Experts advise B.C. residents to prepare early for wildfire season

As wildfire season approaches, experts are advising B.C. homeowners and communities to prepare for a potentially challenging wildfire season.

Lori Daniels, Koerner Chair of the Centre for Wildlife Coexistence at the University of British Columbia (UBC), says an ongoing multi-year drought, which contributed to last year’s severe wildfire season, “has primed us for another intense summer.”

“Almost a hundred fires from last season are still burning in northeast B.C., with new wildfires breaking out,” said Daniels in a UBC News interview. “Now is the time to start thinking about how to be ‘FireSmart.’”

FireSmart B.C., which aims to educate people on how to mitigate wildfire damage, offers a series of guidelines to decrease losses from wildfires and improve fire resiliency in communities.

While Daniels says wildfire management is becoming increasingly challenging in B.C. and across the world due to climate change, she and other experts hope spring rains will follow this year’s dry winter to reduce wildfire risks.

“It’s surprising how quickly we can bounce back, but the trends with climate change and … an El Niño year have not been looking good in terms of the scale of snow and rain we need,” Tim Morris of the B.C. Watershed Security Coalition told CBC’s The Early Edition.

“There’s still hope that we might get these heavy rains as we approach summer, but we don’t want it all at once because then we get very large floods as well.”

Our province experienced one of its lowest snowpacks ever this winter. That could be an issue for agriculture, wildfires, salmon and many other things that depend on access to freshwater.

Wildfire preparations

Daniels said B.C. has made significant strides to proactively thin out forests near communities in fire-prone regions.

“This enhances firefighters’ ability to contain fire before it reaches homes,” she said.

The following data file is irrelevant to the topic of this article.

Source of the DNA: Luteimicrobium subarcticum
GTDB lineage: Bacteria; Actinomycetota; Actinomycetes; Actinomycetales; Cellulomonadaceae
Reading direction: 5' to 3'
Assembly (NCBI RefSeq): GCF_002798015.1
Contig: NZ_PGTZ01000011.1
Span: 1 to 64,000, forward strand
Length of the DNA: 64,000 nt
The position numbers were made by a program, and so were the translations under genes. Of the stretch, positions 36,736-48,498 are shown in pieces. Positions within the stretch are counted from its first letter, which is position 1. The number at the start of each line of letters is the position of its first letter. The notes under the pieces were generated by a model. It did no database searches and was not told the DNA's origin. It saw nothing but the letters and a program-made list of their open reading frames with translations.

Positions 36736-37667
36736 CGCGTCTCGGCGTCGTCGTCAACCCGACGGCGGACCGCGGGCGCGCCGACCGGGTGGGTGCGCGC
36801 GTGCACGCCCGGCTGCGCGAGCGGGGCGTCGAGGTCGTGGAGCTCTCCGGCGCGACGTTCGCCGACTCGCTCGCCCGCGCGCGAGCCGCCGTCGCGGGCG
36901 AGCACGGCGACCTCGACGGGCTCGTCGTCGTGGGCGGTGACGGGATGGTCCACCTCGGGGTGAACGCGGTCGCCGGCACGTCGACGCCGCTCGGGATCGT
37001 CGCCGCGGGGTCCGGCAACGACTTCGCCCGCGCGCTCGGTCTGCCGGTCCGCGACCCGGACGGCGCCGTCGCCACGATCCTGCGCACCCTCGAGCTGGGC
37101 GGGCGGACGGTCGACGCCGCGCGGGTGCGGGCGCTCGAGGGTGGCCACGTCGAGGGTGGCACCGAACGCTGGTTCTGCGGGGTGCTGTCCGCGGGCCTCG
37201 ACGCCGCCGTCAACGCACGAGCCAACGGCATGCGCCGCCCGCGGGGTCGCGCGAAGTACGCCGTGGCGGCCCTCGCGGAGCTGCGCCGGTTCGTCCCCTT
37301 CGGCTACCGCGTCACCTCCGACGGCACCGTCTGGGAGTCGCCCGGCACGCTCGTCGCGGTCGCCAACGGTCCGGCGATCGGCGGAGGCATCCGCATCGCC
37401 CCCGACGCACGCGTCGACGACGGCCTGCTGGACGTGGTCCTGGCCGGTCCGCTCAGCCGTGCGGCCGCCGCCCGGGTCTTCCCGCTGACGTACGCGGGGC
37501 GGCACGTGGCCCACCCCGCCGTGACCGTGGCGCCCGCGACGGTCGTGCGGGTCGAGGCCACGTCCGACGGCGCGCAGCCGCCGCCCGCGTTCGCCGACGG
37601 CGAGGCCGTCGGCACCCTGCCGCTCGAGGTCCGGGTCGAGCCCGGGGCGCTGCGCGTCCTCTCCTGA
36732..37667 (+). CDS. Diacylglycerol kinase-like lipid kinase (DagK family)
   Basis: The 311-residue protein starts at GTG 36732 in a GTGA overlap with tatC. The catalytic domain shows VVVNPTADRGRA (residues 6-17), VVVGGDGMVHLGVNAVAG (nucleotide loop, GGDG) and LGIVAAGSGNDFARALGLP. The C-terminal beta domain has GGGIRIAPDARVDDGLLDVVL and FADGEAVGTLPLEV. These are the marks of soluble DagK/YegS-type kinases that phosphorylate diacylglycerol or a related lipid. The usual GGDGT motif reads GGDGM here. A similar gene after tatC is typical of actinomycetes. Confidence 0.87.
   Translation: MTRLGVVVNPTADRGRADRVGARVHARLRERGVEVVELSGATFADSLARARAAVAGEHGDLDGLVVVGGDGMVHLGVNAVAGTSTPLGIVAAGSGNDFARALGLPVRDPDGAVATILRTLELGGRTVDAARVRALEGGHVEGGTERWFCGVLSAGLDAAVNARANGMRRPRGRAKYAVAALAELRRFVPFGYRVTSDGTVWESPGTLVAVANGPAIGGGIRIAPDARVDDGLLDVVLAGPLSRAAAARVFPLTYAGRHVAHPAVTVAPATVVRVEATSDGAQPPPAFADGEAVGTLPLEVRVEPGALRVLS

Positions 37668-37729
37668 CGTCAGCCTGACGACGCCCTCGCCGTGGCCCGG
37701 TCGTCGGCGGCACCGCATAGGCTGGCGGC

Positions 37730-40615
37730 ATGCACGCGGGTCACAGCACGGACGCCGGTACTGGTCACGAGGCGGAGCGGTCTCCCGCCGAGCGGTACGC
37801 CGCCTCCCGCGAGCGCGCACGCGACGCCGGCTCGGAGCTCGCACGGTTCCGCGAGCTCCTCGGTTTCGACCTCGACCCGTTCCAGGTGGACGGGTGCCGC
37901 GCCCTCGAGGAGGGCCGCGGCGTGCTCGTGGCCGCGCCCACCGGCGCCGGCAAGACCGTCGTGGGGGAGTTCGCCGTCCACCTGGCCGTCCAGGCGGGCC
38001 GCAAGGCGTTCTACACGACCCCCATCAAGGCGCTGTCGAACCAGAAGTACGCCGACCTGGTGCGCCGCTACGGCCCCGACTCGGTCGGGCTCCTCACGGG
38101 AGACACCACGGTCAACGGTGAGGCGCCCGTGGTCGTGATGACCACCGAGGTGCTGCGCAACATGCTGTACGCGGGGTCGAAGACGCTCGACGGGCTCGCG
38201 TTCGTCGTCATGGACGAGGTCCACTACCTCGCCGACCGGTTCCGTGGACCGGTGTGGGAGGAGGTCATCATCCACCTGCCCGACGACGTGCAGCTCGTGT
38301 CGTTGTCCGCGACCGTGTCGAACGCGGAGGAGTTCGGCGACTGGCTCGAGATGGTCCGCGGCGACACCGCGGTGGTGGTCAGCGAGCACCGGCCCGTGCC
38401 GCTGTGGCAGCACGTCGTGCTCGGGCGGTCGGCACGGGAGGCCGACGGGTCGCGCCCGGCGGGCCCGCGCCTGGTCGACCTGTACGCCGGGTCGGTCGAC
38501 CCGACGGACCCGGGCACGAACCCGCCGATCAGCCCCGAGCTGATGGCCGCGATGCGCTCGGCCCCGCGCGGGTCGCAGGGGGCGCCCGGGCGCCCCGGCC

Mathieu Bourbonnais, a former wildland firefighter and assistant professor at UBC Okanagan, told UBC News that the First Nation in southeast B.C. successfully implemented preventative measures that saved “many homes and the Cranbrook International Airport during the St. Mary’s River fire in July 2023.”

“While these plans require years of planning with a narrow implementation window, their effective execution can protect communities and restore wildlife habitat and cultural resources,” he said.

“Each season that passes without implementing these measures means we miss opportunities to enhance resilience and learn to coexist with wildfire.”

Early preparations for homeowners include checking roofs, cleaning gutters, and clearing yard clutter of flammable materials, Daniels said.

“Be sure campfires are fully extinguished, be aware that motorbike and ATV engines can spark grass fires in dry areas, and refrain from discarding burning cigarettes,” she said.

‘We all have to use less’

Morris says snowpack levels are currently 34 per cent below normal averages, “which is the worst it’s been in two decades” and adds to ongoing drought concerns.

“B.C. has always had this reputation of having a lot of rain, a lot of water, and we have to sort of change our mindset from this myth of abundance to recognizing that we have less water than we think we do,” he said.

While it’s become crucial to reduce demands on water reservoirs, he says, the B.C. government has a long way to go to incentivize water conservation, especially for industrial users.

“We all have to use less and we have to try and boost our supplies where we can … [but] some of the largest [industrial] users use the same amount as a medium-sized city,” he said, adding companies are not required to report their water intake and are charged low fees.

“It’s only about $5 for every Olympic-size swimming pool of water they use.”

Morris says small changes by B.C. residents, such as shorter showers or a low-flow shower head, can have an impact on water supply.

Source: Experts advise B.C. residents to prepare early for wildfire season | CBC News